Charlotte Dawson quits Twitter over abuse

Charlotte Dawson during her interview with 60 Minutes about online bullying. Photo / YouTube
Charlotte Dawson during her interview with 60 Minutes about online bullying. Photo / YouTube

Kiwi celebrity Charlotte Dawson has deleted her Twitter account, the day after receiving a barrage of Twitter complaints over her involvement in a new Australian reality show.

Dawson, who was hospitalised a month ago after receiving a barrage of online criticism, had defended her involvement in Fox Footy's Fashion Police TV show.

The TV personality, along with social commentator Melissa Hoyer and fashion designers Peter Morrissey and Alex Perry, were enlisted by the pay TV channel to comment on the clothes worn by WAGs at the AFL Brownlow Medal ceremony on Monday night.

The show immediately copped a barrage of criticism via Twitter for being too harsh.

Dawson, who complained of cyber bullying in August, was the main recipient of the complaints.

"Charlotte Dawson aka @mscharlotteD from bully victim to hosting show that degrades women based on their fashion choices" one tweet said.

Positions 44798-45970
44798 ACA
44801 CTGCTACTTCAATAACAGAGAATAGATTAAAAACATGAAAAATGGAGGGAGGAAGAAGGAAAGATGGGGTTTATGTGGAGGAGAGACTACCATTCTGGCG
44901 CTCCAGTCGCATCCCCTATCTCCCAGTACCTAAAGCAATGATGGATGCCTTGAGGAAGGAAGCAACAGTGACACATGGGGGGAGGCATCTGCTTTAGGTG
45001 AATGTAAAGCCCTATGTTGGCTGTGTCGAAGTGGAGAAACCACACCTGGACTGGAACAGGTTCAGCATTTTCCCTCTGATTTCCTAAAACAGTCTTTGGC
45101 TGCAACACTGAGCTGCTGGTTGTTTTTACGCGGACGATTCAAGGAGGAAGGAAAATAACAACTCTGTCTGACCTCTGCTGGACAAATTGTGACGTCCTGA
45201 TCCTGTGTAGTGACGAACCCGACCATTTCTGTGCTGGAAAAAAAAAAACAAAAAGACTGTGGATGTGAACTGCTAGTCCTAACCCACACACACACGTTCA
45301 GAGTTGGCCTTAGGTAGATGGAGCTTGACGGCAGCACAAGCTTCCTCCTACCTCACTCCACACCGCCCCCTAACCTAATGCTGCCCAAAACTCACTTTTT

Another tweet said: "Charlotte Dawson sure can dish it out, but taking it is a whole different matter. #fashionpolice #brownlowmedal"

And another: "Charlotte Dawson can criticize (sic) but cant take it absolute disgrace @mmmhotbreakfast.''

"Charlotte Dawson did herself no favours tonight. You give it, you cop it. That was the most disgraceful viewing I've ever seen.'' another tweet read.

Dawson responded to to the criticism, tweeting: "Never said one negative thing, maybe you were watching another show."

"It was very positive, nobody was harassed, threatened or invited to die," she wrote.

However TV personality and former model has now deleted her Twitter account.

At the end of August Dawson was admitted to hospital following an attempt on her life, after being the subject of continuous attacks by cyber-bullies.

At the time, she told 60 Minutes she kept reading comments from online bullies because she had a "terrible Twitter addiction".

"It just kept going, and going, and going, and going, and going," she said.

The issue saw a list of high-profile Australians come forward with stories about their own Twitter abuse and led to a campaign driven by News Ltd's Daily Telegraph against so-called "Twitter trolls".

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- AAP

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